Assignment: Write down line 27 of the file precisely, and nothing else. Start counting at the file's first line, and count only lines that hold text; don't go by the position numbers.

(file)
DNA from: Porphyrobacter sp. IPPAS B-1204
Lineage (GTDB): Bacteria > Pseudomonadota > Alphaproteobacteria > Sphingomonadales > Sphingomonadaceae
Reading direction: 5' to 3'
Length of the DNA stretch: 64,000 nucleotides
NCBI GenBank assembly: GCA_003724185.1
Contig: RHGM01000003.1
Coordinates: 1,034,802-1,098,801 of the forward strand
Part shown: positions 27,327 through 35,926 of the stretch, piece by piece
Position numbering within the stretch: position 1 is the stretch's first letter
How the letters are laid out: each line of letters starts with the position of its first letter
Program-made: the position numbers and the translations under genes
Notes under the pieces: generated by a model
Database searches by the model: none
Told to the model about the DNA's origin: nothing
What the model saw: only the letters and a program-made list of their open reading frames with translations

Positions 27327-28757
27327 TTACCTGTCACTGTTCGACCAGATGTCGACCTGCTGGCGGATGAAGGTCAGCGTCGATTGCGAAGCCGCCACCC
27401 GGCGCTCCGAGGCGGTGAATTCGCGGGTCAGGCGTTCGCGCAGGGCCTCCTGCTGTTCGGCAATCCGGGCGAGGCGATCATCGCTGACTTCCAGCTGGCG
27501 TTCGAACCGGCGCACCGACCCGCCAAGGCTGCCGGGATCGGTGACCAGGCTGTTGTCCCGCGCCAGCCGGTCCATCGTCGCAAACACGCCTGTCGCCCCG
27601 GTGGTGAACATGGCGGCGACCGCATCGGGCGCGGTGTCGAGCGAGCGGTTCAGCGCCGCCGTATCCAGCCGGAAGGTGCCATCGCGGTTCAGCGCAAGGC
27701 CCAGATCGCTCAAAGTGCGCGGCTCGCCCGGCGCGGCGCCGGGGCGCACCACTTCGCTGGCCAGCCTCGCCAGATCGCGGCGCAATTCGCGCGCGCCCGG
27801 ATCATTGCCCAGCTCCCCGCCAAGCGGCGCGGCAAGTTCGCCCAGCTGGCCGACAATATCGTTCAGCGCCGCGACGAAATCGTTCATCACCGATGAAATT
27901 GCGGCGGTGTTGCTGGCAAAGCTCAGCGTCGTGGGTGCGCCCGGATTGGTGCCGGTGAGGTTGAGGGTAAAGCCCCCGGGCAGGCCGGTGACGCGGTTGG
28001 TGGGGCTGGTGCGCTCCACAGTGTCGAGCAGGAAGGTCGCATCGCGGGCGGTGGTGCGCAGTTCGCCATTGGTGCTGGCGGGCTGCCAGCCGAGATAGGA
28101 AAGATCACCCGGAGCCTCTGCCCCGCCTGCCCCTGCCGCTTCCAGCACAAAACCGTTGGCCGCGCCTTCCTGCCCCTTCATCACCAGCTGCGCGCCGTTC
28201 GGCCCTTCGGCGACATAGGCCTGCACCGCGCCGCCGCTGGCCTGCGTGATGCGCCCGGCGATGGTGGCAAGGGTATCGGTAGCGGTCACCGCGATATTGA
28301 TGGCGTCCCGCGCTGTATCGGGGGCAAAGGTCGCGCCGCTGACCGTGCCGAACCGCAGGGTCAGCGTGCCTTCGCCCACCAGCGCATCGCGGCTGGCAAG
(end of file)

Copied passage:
28301 TGGCGTCCCGCGCTGTATCGGGGGCAAAGGTCGCGCCGCTGACCGTGCCGAACCGCAGGGTCAGCGTGCCTTCGCCCACCAGCGCATCGCGGCTGGCAAG